Who’s behind the Marawi attack?

>> Wednesday, July 19, 2017

Perry Diaz   

Like most rebellions, the Marawi rebellion couldn’t have happened without the financial support of someone who has the wherewithal to sustain a long siege.  More than six weeks after the attack, the militants are still entrenched in Marawi City.  No amount of ground assault by the Philippine Marines or bombing by Philippine Air Force warplanes could dislodge the militants consisting of members of the Maute group and Abu Sayyaf Group (ASG).        
The Philippine military had been after the ASG terrorists for several years now.  Yet, most of the leaders of the ASG managed to evade capture.  The most recent one was Isnilon Totoni Hapilon, also known as Abu Abdullah al-Filipini.  He is believed to be linked to ISIS.  He was formerly leader of ASG before its battalions pledged their allegiance to Abu Bakr al-Baghdadi.   An April 2016 issue of ISIS' weekly newsletter Al Naba said that Hapilon had been appointed as "emir of all Islamic State forces in the Philippines." [Source: Wikipedia]
What is interesting to note is the role of the Maute matriarch, Ominta “Farhana” Romato-Maute, mother of the Maute founders Omar and Abdullah.  Last June 7, she was arrested in Masiu, a town about 34 kilometers from Marawi City, as she and two wounded men and seven women were trying to escape the government troops.  
She is believed to be the “heart of the Islamic State-inspired Maute group,” directing its movement and operations and taking care of finances and international networking.  She and her husband Cayamora are said to be the “masterminds” behind the Maute attack.  Farhana is reputed to be a “fiercely astute” businesswoman and politician.  
She manages several business interests including several rental houses in Quezon City, Iligan, Catabato City, and Davao City.  She once served as assemblywoman of the Autonomous Region in Muslim Mindanao (ARMM).
 Before her capture, Farhana tried calling President Rodrigo Duterte to talk about peace and negotiate a ceasefire after the heavy bombing and fighting in Marawi City.  Duterte turned her offer down, saying the government forces have lost too many soldiers in the Marawi attack.  The question is: Is Farhana really the mastermind of the Maute group or is someone much higher in the food chain calling the shots?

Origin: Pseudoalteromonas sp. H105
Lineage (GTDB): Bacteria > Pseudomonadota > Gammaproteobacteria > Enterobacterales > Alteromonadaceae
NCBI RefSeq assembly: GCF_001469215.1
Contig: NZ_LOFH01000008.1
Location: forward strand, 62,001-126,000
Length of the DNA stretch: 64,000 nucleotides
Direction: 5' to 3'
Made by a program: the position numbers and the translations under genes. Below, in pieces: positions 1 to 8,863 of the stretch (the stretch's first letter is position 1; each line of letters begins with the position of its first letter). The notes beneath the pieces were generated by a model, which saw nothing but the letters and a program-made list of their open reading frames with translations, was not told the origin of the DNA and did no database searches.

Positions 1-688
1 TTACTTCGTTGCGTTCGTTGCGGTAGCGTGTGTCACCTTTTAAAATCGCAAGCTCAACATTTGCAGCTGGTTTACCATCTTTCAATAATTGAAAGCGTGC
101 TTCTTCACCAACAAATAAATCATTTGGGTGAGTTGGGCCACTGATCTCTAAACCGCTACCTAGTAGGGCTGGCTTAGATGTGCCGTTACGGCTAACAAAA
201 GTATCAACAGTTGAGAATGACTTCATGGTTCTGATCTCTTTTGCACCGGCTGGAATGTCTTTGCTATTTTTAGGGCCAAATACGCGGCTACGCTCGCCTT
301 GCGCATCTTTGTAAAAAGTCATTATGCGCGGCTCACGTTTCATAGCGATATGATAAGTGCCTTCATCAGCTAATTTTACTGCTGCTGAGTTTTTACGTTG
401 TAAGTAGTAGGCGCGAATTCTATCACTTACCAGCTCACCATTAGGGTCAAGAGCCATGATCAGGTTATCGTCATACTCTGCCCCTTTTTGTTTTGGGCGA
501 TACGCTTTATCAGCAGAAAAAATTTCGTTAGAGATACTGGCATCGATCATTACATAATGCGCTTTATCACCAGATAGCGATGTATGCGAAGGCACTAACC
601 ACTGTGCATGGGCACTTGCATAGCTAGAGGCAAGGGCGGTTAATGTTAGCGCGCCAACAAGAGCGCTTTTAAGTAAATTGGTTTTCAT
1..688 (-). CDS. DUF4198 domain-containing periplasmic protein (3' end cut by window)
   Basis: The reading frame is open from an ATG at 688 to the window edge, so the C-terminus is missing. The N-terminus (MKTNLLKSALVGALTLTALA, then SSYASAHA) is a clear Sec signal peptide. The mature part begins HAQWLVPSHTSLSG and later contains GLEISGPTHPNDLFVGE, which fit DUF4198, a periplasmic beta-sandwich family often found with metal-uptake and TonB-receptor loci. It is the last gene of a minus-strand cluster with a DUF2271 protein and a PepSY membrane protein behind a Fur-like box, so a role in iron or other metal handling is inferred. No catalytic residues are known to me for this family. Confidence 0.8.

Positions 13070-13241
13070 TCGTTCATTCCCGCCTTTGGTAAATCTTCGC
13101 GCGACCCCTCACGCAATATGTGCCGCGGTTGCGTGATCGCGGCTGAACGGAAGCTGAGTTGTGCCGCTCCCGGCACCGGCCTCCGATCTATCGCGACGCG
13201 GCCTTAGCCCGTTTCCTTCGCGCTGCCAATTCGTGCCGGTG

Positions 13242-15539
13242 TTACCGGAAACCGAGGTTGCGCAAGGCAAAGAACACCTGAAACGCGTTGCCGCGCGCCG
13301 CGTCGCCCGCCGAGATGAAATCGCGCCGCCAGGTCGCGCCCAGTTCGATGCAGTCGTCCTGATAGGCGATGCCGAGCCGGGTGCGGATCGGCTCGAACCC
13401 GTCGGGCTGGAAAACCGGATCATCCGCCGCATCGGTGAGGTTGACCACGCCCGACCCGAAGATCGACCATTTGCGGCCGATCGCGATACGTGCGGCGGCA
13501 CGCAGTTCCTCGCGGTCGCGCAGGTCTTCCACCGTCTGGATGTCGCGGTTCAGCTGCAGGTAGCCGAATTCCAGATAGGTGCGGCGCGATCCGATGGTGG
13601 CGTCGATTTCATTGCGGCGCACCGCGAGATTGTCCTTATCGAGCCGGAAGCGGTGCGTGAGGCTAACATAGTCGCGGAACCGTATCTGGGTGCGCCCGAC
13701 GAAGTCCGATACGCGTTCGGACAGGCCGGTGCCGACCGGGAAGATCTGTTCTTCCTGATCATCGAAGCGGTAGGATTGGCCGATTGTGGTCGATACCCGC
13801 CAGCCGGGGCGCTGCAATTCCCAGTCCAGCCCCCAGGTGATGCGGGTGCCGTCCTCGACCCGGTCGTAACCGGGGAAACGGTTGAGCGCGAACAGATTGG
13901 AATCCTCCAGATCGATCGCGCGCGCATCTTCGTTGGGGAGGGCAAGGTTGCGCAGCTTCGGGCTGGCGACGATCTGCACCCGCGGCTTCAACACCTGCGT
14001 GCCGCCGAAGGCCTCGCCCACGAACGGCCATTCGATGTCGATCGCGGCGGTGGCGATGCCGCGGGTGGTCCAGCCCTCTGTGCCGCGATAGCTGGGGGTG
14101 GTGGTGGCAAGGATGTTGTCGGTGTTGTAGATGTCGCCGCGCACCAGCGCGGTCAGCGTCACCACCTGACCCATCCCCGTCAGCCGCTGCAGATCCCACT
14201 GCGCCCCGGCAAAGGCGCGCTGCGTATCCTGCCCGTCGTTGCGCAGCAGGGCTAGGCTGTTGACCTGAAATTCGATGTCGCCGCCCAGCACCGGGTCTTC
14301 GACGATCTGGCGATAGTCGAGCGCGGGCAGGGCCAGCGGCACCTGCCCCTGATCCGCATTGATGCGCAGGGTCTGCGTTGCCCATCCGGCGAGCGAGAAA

Last July 5, government forces foiled a possible bombing in Cagayan de Oro when they arrested Farhana’s niece Monaliza “Monay” Solaiman Romato.  Monay reportedly replaced Farhana as the Maute’s matriarch.  However, it didn’t take too long for the government forces to capture Monay, which begs the question: With Farhana and Monay in detention, who would take over the Maute’s financial operations?  
Or could it be that Farhana and Monay were just figureheads?  Is the matriarch’s role to shield the real power behind the group?  Meanwhile, the real power can lead a normal life conducting his business empire – probably illegal drug trade -- out in the open without any fear of scrutiny from the government.     
 Back-channel talks
 Recently, Reuters reported that President Duterte initiated a move to negotiate an end to the conflict with the Maute group.  However, Malacañang said that it has no information on Duterte’s reported attempt to hold back-channel talks with the Maute terrorists. The Reuters report said a senior Duterte aide approached Agakhan Sharief, a prominent Muslim leader, to use his connections with the Maute group’s leaders to start back-channel talks.
The report said the talks failed as the Maute leaders “did not show sincerity and continued to attacks on government forces.”  Two other sources familiar with the matter confirmed that Duterte had worked behind the scenes to hold talks with the Maute brothers, Omarkhayam and Abdullah. Marawi City Mayor Majul Usman Gandamra also confirmed that back-channel talks were started but said he was not privy to details.